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Caster Semenya in 2012. Photo: Ian MacNicol/Getty Images

Namibian 18-year-old sprinters Christine Mboma and Beatrice Masilingi will not be allowed to compete in the women's 400 meters at the Tokyo Olympics due to having naturally high testosterone levels, according to the Namibia National Olympic Committee.

Driving the news: The sprinters now join South African runner Caster Semenya, who is banned from competing after World Athletics ruled in 2018 "that to ensure fair competition, women with high natural testosterone levels must take medication to reduce them to compete in middle-distance races," CNN writes.

Details: The Namibian committee said the testosterone levels were detected in medical assessments required by World Athletics. Neither athlete, their families, coaches or the committee knew about the condition.

  • World Athletics says the "female classification is 'protected'" and "individuals who identify as female but have a certain difference of sex development (DSD) (which means that they have the same advantages over women as men do over women) can pose a challenge to that protected category."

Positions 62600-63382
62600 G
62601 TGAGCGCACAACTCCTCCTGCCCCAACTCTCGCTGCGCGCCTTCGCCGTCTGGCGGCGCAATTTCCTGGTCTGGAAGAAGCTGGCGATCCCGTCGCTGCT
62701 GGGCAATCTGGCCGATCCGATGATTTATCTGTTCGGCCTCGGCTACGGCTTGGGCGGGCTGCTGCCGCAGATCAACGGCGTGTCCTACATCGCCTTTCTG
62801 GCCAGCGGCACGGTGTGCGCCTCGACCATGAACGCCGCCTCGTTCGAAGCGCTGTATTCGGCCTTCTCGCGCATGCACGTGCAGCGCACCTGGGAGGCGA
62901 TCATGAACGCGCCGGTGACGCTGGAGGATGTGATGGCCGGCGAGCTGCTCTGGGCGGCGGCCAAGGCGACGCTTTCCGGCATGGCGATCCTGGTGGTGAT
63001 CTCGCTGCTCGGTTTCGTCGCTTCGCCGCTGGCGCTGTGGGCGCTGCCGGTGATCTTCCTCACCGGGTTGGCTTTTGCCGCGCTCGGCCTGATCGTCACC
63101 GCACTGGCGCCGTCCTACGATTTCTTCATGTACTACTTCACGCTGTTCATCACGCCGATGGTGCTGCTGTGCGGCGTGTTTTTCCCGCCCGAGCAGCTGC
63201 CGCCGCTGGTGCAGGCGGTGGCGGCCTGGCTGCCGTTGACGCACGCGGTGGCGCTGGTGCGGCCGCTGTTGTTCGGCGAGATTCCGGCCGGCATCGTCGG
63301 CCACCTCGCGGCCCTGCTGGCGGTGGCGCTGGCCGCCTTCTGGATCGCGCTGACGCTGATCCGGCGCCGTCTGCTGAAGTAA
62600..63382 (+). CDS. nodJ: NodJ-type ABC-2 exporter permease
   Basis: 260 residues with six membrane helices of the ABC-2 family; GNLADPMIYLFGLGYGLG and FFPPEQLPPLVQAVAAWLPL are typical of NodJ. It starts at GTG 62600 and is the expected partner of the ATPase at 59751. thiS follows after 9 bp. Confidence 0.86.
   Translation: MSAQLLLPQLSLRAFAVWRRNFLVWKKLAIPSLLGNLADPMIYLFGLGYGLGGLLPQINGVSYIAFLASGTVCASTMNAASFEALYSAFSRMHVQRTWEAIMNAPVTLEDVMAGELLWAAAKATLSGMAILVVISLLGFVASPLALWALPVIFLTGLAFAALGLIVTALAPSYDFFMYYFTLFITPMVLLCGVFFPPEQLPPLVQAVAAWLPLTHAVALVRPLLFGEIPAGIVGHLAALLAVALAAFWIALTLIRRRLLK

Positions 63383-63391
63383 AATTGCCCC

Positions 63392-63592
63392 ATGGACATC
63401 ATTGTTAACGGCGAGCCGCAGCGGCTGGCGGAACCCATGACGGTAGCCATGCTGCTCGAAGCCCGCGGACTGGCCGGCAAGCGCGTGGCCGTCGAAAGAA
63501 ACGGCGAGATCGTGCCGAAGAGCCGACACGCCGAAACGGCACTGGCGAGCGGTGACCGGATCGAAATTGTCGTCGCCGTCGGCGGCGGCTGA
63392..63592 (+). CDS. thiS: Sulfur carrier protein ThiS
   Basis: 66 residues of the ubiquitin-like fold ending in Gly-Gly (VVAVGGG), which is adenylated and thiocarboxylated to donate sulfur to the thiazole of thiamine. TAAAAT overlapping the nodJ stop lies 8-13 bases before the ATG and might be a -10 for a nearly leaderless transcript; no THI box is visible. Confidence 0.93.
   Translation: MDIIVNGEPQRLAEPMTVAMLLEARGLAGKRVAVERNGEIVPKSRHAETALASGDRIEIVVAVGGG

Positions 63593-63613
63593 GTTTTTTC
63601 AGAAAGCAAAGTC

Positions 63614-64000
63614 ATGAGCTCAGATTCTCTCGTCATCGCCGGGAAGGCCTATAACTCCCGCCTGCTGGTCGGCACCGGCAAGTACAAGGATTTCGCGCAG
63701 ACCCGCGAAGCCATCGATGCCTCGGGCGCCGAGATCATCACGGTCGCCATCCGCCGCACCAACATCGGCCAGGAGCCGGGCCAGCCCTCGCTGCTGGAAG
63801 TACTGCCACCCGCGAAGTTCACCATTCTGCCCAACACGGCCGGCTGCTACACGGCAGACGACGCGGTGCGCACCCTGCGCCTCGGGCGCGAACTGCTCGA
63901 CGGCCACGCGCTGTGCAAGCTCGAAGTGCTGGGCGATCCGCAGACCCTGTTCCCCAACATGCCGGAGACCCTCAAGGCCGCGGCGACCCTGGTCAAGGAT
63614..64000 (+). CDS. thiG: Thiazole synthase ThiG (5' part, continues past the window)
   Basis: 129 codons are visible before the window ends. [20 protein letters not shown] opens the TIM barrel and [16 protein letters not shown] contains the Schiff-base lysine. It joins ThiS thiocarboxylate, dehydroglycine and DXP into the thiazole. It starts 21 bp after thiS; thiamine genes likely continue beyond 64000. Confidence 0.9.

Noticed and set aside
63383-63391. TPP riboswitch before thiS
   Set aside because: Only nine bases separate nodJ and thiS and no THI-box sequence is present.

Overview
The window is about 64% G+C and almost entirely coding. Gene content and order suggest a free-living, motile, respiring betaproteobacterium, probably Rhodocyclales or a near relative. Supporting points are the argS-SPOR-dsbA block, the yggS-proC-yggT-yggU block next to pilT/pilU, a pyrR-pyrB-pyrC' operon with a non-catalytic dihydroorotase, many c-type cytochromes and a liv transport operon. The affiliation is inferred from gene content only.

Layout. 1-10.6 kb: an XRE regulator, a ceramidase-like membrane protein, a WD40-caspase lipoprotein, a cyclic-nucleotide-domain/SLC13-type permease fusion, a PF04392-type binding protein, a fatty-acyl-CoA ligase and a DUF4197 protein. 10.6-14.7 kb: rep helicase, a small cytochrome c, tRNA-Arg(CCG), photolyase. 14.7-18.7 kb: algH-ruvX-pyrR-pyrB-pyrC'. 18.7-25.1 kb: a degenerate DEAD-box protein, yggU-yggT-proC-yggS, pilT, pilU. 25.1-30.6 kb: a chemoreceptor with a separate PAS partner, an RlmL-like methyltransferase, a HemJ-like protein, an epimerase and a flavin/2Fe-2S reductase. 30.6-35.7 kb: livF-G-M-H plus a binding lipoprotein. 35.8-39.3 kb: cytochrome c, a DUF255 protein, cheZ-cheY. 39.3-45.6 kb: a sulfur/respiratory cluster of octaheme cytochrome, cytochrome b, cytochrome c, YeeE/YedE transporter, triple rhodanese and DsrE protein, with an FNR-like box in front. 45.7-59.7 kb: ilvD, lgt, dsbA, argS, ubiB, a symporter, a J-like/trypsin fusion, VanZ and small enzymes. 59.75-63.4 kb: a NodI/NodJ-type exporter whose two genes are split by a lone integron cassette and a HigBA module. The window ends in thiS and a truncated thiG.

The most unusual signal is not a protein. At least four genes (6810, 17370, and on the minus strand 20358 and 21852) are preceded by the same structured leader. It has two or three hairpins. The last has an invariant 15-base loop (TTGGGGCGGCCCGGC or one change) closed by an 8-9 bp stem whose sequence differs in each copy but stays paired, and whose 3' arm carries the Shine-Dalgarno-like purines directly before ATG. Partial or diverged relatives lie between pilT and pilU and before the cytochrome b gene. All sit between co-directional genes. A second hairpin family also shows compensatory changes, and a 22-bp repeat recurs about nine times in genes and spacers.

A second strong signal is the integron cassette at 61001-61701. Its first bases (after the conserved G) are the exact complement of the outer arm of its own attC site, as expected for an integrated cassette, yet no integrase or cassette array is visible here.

Yes, but: There is "limited research to support the claim that higher testosterone levels offer an unfair advantage," Axios' Jeff Tracy writes.

What's next: The Namibian committee said Mboma and Masilingi will still be allowed to compete in the 100- and 200-meter races.

Go deeper

Pelosi says it's her "plan" to appoint GOP Rep. Kinzinger to Jan. 6 committee

House Speaker Nancy Pelosi (D-Calif.) said Sunday that it is her "plan" to appoint Rep. Adam Kinzinger (R-Ill.) to the House select committee investigating the deadly Jan 6. Capitol riots.

Why it matters: Pelosi's statement to ABC's "This Week" comes after she rejected two of the five Republican appointments offered by House Minority Leader Kevin McCarthy (R-Calif.).

Updated 2 hours ago - Sports

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Go deeper: Full Axios coverage

Bezos beats Branson in space billionaires' battle for attention

Photo illustration: Aïda Amer/Axios. Photo: Imtiyaz Shaikh (Anadolu Agency), Drew Angerer/Getty Images

Jeff Bezos' flight into space generated more interest from the public than Richard Branson's, and both billionaires overshadowed their respective space companies.

Why it matters: Data shows an outsized public interest in the personalities at the center of the space trips, compared to the companies behind them — which could reinforce public suspicion that the ventures were partly vanity plays.

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